published by Equipe FORCCAST on 27 Oct 2015
From february 9th to february 14th 2015, European Affairs Master’s degree students at Sciences Po and European Studies Master’s degree students at Paris 3 – Sorbonne Nouvelle University took part in a European summit simulation on energy issues, as a foretaste of negotiations of the COP 21, which is gong to be held in Paris next november.
Two innovations have been introduced this year: first, the use of Bruno Latour’s MOOC (Massive online open course) on scientific humanities as a knowledge-making tool. Second, the writing of an online logbook before, during and after the simulation. What also aroused surprise was the obligation for each delegation to create a Twitter and Facebook account and use social networks to communicate its positions. Most participants played along, as evidenced by the Facebook page dedicated to the simulation of the European Council.
Prior to the simulation day, some students had the occasion to attend several courses on the European Union’s political system, taught by Adrien Fauve. Following this was organized a conference reuniting experts in energy and climate policies.Quite exceptionally, all delegations were invited to a diplomatic cocktail at the Embassy of Latvia two days before the big day. On the occasion of Latvia ensuring the EU presidency from January to June 2015, this event was an opportunity to question Madam Ambassador on the realities of her role and learn about the Latvian policies. Feeling greatly inspired by their delegation roles, students seized the opportunity to secure the first agreements among themselves, in order to refine their position paper (role sheets).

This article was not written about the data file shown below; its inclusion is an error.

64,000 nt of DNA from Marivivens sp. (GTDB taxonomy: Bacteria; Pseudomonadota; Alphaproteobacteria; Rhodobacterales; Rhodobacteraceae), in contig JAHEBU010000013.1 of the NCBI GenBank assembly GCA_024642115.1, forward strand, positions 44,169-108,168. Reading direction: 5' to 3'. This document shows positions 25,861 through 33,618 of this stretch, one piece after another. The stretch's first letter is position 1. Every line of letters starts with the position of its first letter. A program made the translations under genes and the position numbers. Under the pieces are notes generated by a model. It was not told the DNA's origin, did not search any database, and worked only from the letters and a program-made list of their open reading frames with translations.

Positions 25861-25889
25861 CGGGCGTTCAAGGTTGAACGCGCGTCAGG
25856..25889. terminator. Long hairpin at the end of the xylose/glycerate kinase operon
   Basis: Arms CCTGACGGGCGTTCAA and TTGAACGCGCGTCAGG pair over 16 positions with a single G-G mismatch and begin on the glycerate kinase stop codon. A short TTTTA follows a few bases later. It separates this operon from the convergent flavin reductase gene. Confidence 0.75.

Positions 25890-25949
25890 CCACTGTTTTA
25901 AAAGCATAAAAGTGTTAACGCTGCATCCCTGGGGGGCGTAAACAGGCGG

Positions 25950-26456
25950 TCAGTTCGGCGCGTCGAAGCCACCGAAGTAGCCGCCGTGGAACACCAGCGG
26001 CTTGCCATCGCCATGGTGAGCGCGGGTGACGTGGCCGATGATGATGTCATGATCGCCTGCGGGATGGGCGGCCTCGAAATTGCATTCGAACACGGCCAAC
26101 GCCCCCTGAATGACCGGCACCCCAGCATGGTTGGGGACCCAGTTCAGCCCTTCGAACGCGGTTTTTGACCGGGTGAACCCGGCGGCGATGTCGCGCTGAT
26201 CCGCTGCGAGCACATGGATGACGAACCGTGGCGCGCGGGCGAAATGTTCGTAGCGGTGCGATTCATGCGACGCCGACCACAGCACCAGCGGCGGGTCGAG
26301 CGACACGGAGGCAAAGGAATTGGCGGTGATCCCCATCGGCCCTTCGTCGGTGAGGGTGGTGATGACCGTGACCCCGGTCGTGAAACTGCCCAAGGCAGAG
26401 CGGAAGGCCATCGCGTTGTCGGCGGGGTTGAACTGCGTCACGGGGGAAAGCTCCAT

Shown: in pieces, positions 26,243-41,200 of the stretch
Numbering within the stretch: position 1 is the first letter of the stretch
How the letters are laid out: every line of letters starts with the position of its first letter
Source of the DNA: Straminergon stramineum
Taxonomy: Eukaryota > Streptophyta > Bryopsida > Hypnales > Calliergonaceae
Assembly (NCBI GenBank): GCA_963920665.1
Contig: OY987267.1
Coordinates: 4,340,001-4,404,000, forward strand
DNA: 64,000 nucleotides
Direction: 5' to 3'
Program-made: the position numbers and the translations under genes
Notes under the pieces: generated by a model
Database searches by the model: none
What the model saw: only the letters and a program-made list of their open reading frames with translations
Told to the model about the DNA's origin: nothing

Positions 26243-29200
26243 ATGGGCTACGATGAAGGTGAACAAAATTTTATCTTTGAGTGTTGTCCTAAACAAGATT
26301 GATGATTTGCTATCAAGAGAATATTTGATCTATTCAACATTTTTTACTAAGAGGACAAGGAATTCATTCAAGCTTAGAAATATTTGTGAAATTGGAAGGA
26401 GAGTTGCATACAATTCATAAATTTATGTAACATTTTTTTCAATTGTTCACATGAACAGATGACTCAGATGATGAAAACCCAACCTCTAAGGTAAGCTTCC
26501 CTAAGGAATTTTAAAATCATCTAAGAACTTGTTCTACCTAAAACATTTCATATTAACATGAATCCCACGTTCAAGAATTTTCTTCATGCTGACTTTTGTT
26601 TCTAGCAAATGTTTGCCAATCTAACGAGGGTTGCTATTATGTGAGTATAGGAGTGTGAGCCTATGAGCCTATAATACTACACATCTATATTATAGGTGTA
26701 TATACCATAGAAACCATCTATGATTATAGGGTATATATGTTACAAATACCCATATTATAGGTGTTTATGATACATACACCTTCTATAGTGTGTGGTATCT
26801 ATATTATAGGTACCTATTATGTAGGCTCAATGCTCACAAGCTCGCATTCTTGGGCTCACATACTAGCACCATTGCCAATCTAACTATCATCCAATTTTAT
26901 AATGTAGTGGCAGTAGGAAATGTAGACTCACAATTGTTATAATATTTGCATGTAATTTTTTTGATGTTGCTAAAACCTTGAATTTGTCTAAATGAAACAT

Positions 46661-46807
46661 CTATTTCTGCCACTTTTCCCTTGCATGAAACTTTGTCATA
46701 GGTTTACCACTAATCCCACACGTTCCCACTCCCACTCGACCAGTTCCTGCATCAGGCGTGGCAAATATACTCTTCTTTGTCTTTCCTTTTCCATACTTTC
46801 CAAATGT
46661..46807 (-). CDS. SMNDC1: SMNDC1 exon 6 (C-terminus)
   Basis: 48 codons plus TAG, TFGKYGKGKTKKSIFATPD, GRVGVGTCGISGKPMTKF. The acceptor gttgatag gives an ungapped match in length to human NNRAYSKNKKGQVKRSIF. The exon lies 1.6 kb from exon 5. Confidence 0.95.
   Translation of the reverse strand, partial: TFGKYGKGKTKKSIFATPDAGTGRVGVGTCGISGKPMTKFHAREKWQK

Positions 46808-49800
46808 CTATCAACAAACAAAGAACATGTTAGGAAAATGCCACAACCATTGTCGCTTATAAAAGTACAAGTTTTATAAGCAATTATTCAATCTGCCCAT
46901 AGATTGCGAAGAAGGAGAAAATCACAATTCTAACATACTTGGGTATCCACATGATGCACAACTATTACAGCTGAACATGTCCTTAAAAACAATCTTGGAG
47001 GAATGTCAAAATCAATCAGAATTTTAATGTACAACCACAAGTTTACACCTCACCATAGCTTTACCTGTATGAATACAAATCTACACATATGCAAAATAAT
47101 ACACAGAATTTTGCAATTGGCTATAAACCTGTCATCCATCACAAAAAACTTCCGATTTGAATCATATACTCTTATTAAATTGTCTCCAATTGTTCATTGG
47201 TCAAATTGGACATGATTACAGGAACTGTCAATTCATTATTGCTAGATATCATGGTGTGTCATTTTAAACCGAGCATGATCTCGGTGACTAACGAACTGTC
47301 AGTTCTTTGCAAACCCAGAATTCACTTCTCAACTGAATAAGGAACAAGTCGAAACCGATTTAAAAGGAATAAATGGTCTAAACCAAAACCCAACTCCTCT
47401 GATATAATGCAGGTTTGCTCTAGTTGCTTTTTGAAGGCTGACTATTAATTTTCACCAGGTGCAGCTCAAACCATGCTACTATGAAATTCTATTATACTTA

The Council simulation was held throughout Saturday, from 9 to 7. Students in charge of the role of the Presidency of the European Council had carefully prepared a program dealing with greenhouse gas emissions, extraction of shale gas, protection of natural environments and all other energy issues specific to the European territory. Each item was discussed in plenary sessions, but the most difficult negotiations were held informally, in the secret corridors of Sciences Po and at the mercy of breaks granted by the Presidency.
Below: a video retracing the simulation’s key moments where the key players’ (students) speech is crucial.
Congratulations to the organizers, professional stakeholders, and students for playing along in this challenging game of international relations!